Allow Filmmakers to Publicly Showcase Music Videos on the Internet

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To whom it may concern,

We as short form filmmakers in the music video industry have recently come to a crossroads. We direct music videos in the continually dwindling music industry and as of this week have seen a large legal sweep of our work across the video streaming platform Vimeo. Vimeo has served as the main hub to showcase our work for nearly 10 years and our hosting of work, which (at least, in the case of music videos) we make for little to no fee whatsoever.

The simple fact is that pitching music videos today is the wild west, which has no regulation of any kind, unlike most advertising work that is done in some type of bid structure. We don’t know how many directors we are pitching against. We don’t know who they are. We don’t hear back from commissioners for many weeks. Budgets are tiny. Most can not make a living. The list of grievances go on and on.

I understand that some of these things are unfixable, maybe primarily the budgets. We may not be able to demand more money from an industry that simply doesn’t have more money to spare, especially as much more videos get made, the slices of the pie get much smaller. Additionally, while we have been discussing unionization internally, this letter is not about that.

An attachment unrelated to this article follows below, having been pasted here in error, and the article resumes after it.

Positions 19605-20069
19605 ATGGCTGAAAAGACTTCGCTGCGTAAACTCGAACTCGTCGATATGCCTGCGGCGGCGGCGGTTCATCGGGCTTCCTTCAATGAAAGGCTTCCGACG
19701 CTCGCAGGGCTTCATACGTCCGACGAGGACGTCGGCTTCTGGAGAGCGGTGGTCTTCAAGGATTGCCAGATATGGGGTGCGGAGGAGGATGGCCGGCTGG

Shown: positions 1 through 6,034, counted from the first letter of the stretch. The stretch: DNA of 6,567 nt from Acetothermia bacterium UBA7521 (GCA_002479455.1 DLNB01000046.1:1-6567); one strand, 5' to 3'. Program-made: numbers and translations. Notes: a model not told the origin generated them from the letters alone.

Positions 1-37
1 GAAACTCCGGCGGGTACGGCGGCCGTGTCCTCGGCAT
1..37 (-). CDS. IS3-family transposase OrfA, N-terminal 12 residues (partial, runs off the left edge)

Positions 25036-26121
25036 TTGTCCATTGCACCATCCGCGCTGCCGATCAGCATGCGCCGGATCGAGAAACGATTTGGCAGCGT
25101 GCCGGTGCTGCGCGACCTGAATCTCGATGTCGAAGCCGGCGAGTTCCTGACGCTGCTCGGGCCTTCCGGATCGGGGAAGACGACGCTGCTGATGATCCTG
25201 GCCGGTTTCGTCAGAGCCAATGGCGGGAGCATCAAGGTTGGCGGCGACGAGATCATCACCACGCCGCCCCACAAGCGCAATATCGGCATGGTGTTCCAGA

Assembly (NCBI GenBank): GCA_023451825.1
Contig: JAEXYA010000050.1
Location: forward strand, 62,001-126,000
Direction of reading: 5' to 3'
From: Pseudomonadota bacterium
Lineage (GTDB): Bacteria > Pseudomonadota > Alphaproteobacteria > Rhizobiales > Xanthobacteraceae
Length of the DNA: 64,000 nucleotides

Our ability to simply present our work as our own is coming under fire. This is perhaps the most basic reason why any of us do music videos to begin with, beyond the fact that we love them.

We put our blood, sweat, tears, and in many case our own money into these videos because we love music and we love the idea that we can have creative freedom (in some cases) to create things and have a platform for people to see them on a large scale. Sometimes (often) this is the first step a budding director has to get noticed because we can directly attribute the work we do, on a public scale, to ourselves. This seems like something that should be a right of a creator. We create to reach people. This is a director’s job, to emotionally connect with an audience, and to be attributed to that work. We can not have this ideal be put into jeopardy, as this is the core tenant of why all of us ever wanted to be directors in the first place.

We are writing this letter to ask Vimeo, our reps, production companies, record labels, commissioners, artists, and media companies to allow us to have a reserved right to be able to publish our work under our names and to be free from prosecution and removal, in a public space. We have as much right as the artists to the work we make for them. We are artists too.

Please don’t further alienate directors in the music video industry. We want to keep creating.


International Music Video Filmmakers